Rating: 80 / 100
Christian metal's claim to fame Memphis May Fire are back with their new record This Light I Hold. The band's known for their strong messages that come with their songs, but they seem to forget subtlety when it comes to delivering them.
2014's Unconditional might have been the pinnacle of the band's lyricism. Powerful messages were backed by poetic words and intense instrumentals. This Light I Hold feels like a step back from all of that. The instrumentals are solid throughout the record, but vocals and lyrics struggle with maintaining appropriate delivery.
The album begins on a high, for what it's worth. It opens big with 'Out Of It,' a big riff accompanying giant screamed vocals. It proceeds through with urgency and intensity before kicking in the classic Memphis May Fire cleanly sung chorus and building bridge. The song has a distinctly evil sound, showing the bigger meaning of the album and the passion of the song itself. You feel like you're being swallowed by darkness, the light in you being drawn out by something evil.
Another standout track on the record is 'The Enemy.' It starts the trend of songs with building electronics and guitars. Matty Mullins nails the vocals and melodies on the track, with the guitars also powerfully carrying the track. The key of the song is its symphonic parts, though. When they kick in, the song takes on a whole new level of urgency and drama. The brooding darkness of the track's epic orchestras help give it that theatrical voicing. The bridge is quiet, cleanly reverberating guitars echoing as Mullins' voice slowly grows and the pounding beat comes in to recreate the drama.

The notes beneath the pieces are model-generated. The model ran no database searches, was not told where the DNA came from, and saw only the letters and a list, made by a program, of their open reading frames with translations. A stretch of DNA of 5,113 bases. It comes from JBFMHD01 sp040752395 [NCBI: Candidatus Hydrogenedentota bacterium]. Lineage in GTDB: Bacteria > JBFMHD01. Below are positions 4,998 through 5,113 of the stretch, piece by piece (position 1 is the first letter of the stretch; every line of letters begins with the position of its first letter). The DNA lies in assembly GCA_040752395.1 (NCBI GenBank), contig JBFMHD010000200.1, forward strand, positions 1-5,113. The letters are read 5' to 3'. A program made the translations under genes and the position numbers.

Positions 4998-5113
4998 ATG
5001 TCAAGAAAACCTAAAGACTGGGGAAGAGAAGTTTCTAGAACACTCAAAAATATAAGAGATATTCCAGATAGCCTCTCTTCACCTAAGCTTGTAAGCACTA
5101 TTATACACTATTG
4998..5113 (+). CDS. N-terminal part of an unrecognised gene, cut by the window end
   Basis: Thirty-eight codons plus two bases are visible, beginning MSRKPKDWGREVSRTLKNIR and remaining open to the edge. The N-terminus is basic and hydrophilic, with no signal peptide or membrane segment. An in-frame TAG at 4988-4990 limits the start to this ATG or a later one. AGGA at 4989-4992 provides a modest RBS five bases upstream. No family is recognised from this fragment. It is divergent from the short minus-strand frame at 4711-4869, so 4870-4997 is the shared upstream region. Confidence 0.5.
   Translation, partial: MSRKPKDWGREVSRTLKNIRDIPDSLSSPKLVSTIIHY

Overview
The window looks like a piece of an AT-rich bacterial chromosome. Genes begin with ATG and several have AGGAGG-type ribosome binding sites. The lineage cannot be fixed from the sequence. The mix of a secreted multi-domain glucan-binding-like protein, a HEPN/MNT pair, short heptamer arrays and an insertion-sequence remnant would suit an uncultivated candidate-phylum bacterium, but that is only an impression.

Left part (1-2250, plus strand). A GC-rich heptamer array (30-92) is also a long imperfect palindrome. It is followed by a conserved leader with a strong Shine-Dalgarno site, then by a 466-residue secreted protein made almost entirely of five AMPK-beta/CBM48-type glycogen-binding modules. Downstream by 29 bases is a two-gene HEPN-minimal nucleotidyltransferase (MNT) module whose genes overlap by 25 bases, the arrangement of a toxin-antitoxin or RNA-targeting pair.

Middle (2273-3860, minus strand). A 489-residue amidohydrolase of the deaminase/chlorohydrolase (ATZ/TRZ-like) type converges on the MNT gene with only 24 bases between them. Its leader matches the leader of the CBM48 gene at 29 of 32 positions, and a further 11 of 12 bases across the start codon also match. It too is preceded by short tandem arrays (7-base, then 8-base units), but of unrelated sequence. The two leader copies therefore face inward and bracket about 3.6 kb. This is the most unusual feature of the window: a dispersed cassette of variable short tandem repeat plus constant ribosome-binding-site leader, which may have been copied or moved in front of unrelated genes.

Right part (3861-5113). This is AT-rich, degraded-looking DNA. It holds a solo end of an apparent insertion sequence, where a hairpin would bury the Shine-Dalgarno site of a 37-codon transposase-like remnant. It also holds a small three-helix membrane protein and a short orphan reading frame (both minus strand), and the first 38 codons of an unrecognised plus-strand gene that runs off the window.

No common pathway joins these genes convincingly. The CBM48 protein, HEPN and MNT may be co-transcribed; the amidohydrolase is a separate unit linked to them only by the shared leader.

That's where a lot of the praises on the album come to an end. There are plenty of standard of songs, but also many very lacking tracks. Lead single 'Carry On' is one of the first that really lacks what the album needs: meaning. If you're a band founded on your lyrics and messages, you have to make the lyrics good. We reviewed the song upon its release, and the impact it had them hasn't really changed. The melodies and instrumental are solid, but when you listen the words, they really don't offer anything of worth. The bridge blatantly claims, "I will never be like you / I'm not a puppet on a string / I'm not one of your machines / I'm not doing this for you / I'm not doing this for me / It's bigger than what you choose to see," as if he's run out of things to say in a petty argument. The line "Don't be to preachy if you want to be loved" is pretty laughable too, considering the nature of the band's lyrics.